I wasn’t sure what to write for this post. My teaching life has been thrown up in the air since we started eLearning in my school on March 17th. I thought a month after my last post, I would have it together and be able to share something amazing that my students and I are working on. That is the opposite from the truth. eLearning has been tough these past few weeks and finding the balance between work and home when you can’t leave work to go home is overwhelming. To keep things light I am trying to find positives in my class and at home. My hope for you is that you are able to find positives (even glimmers of hope) in your life too during this dark time. Here are just a few glimmers….
Our students are reading. Not everyone (and if I am being real honest, only 43% actually logged their pages last week on our class reading log.). But, there are students who complain about reading during our ten minutes everyday in class, that are taking the time to record the books they are reading. We built up this reading habit and now students are doing it on their own!
Students miss us. I miss my students terribly and I worry about them while they are at home. When we get emails or Remind texts from them asking how we are doing, or just checking in, that brings a smile to my face. The time we spent trying to build relationships with them first is working and students know that we care.
More and more students are starting to do work. I am not sure if our kids are an anomaly or not, but it has been a slow go getting students to be motivated at home to do their work independently. I celebrate every day that a student completes even a portion of an assignment in our class. Students need to know that we will celebrate them for every little thing they do and encourage them to keep at it!
Students are taking feedback and revising their work. With eLearning I thought that students would put the bare minimum into their work. Boy did I sell my students short. I am so proud of our students. My co-teacher and I have been giving feedback in their Google Docs and students are asking questions and taking time to make changes to improve the work they turn in. Even in this time of struggle, they care enough to keep working on something until they are happy with their product.
Self Care has become a priority. I am encouraging my students to take care of themselves (getting outside, getting exercise, journaling, etc.), and am making it a priority for my family. There is never an excuse now not to workout at some point in the day, and when the weather is nice, I push my husband (who is also a teacher) to get up and take a walk outside with our dogs to get our daily dose of vitamin D. Our school day sometime goes later in the afternoon/evenings to meet the needs of students, but life has been more manageable taking these breaks.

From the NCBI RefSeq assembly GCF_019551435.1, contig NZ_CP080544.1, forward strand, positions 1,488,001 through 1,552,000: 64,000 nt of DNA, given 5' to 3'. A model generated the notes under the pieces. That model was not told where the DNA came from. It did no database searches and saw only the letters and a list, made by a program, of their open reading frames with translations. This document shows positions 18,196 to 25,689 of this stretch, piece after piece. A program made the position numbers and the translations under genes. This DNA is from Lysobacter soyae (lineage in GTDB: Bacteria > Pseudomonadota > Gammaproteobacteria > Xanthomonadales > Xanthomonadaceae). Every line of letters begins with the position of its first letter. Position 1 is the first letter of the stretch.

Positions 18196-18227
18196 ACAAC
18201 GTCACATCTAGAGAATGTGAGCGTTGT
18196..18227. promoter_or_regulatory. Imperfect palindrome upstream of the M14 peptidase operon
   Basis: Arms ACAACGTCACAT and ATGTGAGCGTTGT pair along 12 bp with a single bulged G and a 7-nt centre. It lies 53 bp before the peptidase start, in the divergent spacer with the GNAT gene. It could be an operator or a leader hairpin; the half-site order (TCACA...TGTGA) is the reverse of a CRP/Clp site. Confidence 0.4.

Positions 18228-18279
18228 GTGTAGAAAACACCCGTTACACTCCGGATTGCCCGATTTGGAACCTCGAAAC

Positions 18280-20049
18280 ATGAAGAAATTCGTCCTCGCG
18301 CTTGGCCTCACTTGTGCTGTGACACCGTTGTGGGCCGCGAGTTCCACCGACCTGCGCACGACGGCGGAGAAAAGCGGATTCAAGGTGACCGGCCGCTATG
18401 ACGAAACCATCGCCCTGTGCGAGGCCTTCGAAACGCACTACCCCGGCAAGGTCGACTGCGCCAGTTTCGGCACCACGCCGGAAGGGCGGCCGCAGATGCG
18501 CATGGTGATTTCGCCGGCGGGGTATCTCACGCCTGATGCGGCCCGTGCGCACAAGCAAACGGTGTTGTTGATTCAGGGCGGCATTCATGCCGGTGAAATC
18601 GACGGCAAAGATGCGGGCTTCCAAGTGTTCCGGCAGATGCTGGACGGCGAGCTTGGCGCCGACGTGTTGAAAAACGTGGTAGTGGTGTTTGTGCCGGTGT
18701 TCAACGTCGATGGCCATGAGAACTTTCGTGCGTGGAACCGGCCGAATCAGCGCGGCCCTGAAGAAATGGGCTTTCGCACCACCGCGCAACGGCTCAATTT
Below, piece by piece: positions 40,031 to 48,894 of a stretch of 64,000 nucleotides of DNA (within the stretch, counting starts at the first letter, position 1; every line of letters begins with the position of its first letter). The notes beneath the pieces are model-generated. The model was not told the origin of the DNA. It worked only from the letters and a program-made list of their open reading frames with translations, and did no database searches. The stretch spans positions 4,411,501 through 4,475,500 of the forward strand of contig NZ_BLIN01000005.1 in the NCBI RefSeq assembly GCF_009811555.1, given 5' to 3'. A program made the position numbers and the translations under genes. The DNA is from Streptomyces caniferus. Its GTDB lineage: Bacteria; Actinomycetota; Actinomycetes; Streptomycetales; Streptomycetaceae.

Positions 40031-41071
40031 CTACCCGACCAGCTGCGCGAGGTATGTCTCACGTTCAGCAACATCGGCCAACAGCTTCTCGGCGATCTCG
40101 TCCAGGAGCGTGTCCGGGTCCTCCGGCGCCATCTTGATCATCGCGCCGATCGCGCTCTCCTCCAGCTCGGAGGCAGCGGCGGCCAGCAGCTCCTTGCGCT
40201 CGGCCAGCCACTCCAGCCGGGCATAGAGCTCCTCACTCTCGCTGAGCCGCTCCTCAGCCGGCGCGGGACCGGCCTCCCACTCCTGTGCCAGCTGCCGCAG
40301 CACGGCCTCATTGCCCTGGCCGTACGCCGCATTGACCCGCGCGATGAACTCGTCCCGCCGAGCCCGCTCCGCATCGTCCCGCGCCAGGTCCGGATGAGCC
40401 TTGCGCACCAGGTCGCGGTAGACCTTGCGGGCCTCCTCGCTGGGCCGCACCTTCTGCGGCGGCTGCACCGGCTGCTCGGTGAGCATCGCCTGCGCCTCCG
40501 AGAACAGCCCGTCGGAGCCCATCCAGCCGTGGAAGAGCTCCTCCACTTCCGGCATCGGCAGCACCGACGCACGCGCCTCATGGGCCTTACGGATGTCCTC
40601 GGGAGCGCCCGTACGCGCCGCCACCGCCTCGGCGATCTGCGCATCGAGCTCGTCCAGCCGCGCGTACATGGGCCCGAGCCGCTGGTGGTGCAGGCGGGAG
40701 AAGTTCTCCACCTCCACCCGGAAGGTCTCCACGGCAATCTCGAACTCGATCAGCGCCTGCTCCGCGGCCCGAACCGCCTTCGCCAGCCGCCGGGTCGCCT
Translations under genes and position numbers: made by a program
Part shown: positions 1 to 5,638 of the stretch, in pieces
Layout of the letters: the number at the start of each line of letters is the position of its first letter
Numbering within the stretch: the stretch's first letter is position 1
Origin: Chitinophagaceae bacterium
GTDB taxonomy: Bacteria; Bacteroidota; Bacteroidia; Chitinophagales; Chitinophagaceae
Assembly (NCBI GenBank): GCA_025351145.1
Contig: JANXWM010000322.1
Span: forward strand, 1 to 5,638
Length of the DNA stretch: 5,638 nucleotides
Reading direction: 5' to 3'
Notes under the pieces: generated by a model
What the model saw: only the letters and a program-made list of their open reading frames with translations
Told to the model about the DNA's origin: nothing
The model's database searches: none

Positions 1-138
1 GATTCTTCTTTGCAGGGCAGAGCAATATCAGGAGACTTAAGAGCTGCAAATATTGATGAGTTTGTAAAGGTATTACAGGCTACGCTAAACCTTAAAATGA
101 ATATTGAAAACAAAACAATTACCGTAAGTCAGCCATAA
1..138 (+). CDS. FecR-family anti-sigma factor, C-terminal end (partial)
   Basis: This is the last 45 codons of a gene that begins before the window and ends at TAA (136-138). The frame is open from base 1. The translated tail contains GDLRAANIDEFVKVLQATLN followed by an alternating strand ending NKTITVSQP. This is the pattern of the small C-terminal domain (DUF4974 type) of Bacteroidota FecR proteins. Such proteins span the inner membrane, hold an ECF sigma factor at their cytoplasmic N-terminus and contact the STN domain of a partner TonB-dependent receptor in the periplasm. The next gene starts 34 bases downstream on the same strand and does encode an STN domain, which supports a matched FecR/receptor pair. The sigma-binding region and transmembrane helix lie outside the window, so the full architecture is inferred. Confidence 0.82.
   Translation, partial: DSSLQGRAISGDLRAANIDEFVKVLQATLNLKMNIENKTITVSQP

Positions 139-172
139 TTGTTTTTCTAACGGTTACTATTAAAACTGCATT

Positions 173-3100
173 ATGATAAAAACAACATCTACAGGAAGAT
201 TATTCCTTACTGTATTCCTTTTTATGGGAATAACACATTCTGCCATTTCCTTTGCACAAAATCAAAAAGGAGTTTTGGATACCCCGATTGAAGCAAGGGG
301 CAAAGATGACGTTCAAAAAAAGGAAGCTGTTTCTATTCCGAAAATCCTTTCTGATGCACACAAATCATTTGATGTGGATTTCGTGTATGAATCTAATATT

Family time has been rekindled. Between school and our boys’ athletic commitments, our family was lucky to have dinner together on Sundays. We spent many evenings where I had dinner with one kid while my husband ate with the other. COVID-19 has allowed my family time together every night. We are cooking together, #supportinglocal restaurants (especially those owned by families we know), baking treats, binging TV shows (#TigerKing, #VirginRiver, & #TheOffice are my new favorites) and playing games with one another.
As you reflect on this “COVID-19” time, what are some of the positives that you are celebrating in your life right now? Please share in the comments below. I would love to celebrate along with you.
Melissa Sethna lives and teaches with her husband in Mundelein, IL. On a regular school day she is so busy coaching teachers and planning professional development (along with co-teaching her English class). Under this mandatory school closure time, when she isn’t helping her colleagues, she is catching up on her to-read list, listening to “Today’s Country” on Apple Music, and making time to workout at a normal hour. You can follow her on Goodreads and Twitter @msethna23.
Tagged: #MelissaSethna, #PositiveThinking
I love this. I realize each situation is different, but I particularly like the balance you present here between encouraging your kids to keep reading, to keep learning, and to keep trying to be excellent, and realizing that for some of them, everything just sucks right now.
Too many of us have been trying to decree all one thing or all the other – we either need to learn TWICE AS MUCH remotely as we did in person, or throw it all out and live on cyber-hugs and rainbow gifs the rest of the year. You’ve captured such compassion for your kids without sacrificing your believe they can do well in spite of circumstances. Thank you so much!
Thank you so much for your comment. There definitely has to be a balance, but I will always lead with grace and compassion for the kids. It has helped me get through to even the toughest ones right now.
Hi Melissa! Thanks for the positive post–I, for one, appreciate seeing something in my feed that is not doom and gloom! 🙂 I’m wondering if you would be willing to share the reading log you’re having kids complete remotely. I am used to a pencil/paper version that allows me to see their progress at a glance. Any suggestions, helpful hints, templates, etc., that you would share would be so appreciated!
My husband created it for our class and it is a bit complicated, but I can send you a copy to see. I also have another online log that I used in the past that isn’t so complicated. Can you email me what you want and I can search my stuff to help you :)? email@example.com